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Figure.  Catheter-Associated Urinary Tract Infections During 2015 to 2019
Catheter-Associated Urinary Tract Infections During 2015 to 2019
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    Research Letter
    April 22, 2020

    Incidence of Catheter-Associated Urinary Tract Infections With Compliance With Preventive Guidelines

    Author Affiliations
    • 1Baylor College of Medicine, Surgery, Houston, Texas
    • 2Michael E. DeBakey, Veterans Affairs Medical Center, Surgery, Houston, Texas
    JAMA Surg. 2020;155(7):661-662. doi:10.1001/jamasurg.2020.0428

    The term never event, first introduced in 2001 by Ken Kizer and the National Quality Forum, has been adopted by the US Center for Medicare and Medicaid Services (CMS) to describe preventable hospital-acquired conditions, such as catheter-associated urinary tract infections (CAUTI).1 Between 60% and 75% of CAUTIs are avoidable when appropriate preventive strategies are used.2,3 Guidelines were introduced in 2005 through the Surgical Care Improvement Project by the US Centers for Disease Control and Prevention in attempt to prevent CAUTIs. In 2008, CMS stopped reimbursing hospitals for treatment of CAUTI as part of what it now known as the Hospital-Acquired Condition Reduction Program, with the goal of making CAUTIs a never event.1 However, despite these guidelines and payment penalties, CAUTIs continue to occur and cause significant morbidity for patients. We describe the incidence of CAUTI in a large academic medical center and show that even with prevention guideline adherence, CAUTI cannot truly be a never event.

    Methods

    This retrospective study was conducted on patients admitted to surgical units in the Michael E. DeBakey Veterans Affairs Medical Center, a tertiary care academic medical center, from October 1, 2015, to July 30, 2019. Institutional review board approval was obtained, without need for consent owing to the use of deidentified data. We examined CAUTI rates (defined as number of CAUTIs per catheter days) and assessed each episode of CAUTI to determine whether the foley was removed within 48 hours as per Surgical Care Improvement Project guidelines. Catheter-associated urinary tract infections are captured by TheraDoc, a program that tracks all hospital-acquired infections based on culture results. For catheters not removed within 48 hours, we examined whether there was a US Centers for Disease Control and Prevention–appropriate indication for continued indwelling urinary catheter use (urinary retention or bladder outlet obstruction, need for accurate measurements of urinary output, genitourinary tract surgery, receiving large volume infusions or diuretics, sacral or perineal wounds in incontinent patients, prolonged immobilization, comfort for end-of-life care, or other appropriate indication such as prolonged effect of epidural anesthesia).4 For each infection, the microbiology was collected. Yearly CAUTI rates were collected.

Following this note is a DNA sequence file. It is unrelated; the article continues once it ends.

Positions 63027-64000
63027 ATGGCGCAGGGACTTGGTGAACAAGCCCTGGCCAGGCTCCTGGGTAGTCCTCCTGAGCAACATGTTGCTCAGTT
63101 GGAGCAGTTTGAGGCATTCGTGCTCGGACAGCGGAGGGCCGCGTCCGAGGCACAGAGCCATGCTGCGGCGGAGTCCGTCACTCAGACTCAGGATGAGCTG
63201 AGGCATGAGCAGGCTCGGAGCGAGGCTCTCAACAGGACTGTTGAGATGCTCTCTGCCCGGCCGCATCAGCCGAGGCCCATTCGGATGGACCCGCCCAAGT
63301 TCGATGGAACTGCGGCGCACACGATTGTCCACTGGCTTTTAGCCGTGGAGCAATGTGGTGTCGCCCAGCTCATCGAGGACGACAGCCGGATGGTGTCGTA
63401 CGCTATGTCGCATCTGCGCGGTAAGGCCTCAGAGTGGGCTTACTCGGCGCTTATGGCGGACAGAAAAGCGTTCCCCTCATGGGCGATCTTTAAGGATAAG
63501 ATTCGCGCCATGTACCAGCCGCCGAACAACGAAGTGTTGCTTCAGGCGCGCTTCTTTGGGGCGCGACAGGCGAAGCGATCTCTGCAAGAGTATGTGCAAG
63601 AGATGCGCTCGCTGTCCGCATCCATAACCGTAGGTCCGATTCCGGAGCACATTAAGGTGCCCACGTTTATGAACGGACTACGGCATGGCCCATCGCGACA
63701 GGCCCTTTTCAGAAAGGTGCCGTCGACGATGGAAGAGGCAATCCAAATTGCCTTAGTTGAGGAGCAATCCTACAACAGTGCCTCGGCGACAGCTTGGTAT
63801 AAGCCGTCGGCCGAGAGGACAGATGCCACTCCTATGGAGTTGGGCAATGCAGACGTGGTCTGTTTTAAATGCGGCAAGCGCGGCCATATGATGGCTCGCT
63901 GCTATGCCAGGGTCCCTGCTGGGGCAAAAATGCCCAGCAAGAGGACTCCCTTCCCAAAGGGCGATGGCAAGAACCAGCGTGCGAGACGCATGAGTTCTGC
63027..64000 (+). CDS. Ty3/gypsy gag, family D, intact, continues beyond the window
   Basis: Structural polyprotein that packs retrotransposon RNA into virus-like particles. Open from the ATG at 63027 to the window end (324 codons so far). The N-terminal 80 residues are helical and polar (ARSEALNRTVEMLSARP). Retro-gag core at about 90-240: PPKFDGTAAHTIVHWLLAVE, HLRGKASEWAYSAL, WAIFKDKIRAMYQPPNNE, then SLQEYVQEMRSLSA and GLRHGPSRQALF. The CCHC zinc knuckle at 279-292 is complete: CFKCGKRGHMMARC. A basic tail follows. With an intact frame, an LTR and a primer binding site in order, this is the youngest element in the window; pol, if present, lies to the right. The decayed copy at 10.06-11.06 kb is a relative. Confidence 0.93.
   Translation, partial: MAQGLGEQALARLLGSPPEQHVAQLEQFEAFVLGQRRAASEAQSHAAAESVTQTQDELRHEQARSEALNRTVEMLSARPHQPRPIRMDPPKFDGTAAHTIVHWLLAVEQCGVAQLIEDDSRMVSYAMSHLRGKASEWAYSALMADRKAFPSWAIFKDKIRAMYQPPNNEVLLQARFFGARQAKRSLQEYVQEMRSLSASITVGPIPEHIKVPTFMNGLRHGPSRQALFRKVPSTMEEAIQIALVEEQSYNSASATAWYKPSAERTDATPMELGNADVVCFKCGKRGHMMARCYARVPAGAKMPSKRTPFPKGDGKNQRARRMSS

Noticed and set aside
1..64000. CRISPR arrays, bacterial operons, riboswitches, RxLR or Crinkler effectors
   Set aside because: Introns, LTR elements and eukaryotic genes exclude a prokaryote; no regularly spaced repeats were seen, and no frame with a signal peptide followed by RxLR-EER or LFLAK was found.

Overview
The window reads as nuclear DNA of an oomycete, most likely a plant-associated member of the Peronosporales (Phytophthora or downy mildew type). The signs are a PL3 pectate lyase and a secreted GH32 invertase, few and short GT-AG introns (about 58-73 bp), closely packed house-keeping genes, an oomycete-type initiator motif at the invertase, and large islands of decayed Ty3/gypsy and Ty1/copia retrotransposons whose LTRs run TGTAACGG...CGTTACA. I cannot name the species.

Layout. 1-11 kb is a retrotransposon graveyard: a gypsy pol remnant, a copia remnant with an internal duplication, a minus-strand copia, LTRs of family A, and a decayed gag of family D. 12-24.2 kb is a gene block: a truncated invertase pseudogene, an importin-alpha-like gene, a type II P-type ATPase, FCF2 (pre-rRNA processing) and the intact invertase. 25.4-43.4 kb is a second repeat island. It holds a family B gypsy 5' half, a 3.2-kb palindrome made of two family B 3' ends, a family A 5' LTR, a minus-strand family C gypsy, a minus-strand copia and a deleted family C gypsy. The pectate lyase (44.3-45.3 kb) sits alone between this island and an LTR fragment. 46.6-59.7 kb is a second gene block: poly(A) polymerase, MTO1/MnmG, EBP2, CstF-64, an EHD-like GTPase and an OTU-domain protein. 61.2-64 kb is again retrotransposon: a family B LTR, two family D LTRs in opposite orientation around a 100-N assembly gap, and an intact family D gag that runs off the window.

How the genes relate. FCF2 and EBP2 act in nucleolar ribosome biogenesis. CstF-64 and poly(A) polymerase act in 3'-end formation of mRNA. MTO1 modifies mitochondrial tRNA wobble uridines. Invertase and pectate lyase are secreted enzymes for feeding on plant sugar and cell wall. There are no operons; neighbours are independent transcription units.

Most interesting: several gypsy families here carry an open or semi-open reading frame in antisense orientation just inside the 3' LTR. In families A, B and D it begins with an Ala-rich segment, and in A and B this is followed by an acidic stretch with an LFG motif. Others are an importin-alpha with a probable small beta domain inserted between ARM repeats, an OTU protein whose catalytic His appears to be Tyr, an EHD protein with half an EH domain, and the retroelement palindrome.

Results

    A total of 20 467 surgical patients were analyzed. Within this population, 16 CAUTIs were identified. The most common microorganism causing UTI was Escherichia coli, followed by Pseudomonas aeruginosa. In all patients who developed CAUTIs, there was documentation of removal of the foley catheter within 48 hours or an appropriate indication for continued use. Specifically, 6 of 16 CAUTIs (37.5%) had urinary catheter removal within 48 hours, and the other 10 cases (62.5%) had an appropriate indication for continued catheter use, including chronic neurogenic bladder, need for strict urinary output measurements, hematuria, urinary retention, or epidural. An overall decrease in CAUTI rates (2015, 0.7; 2019, 0) was observed from 2015 to 2019 (Figure).

    Discussion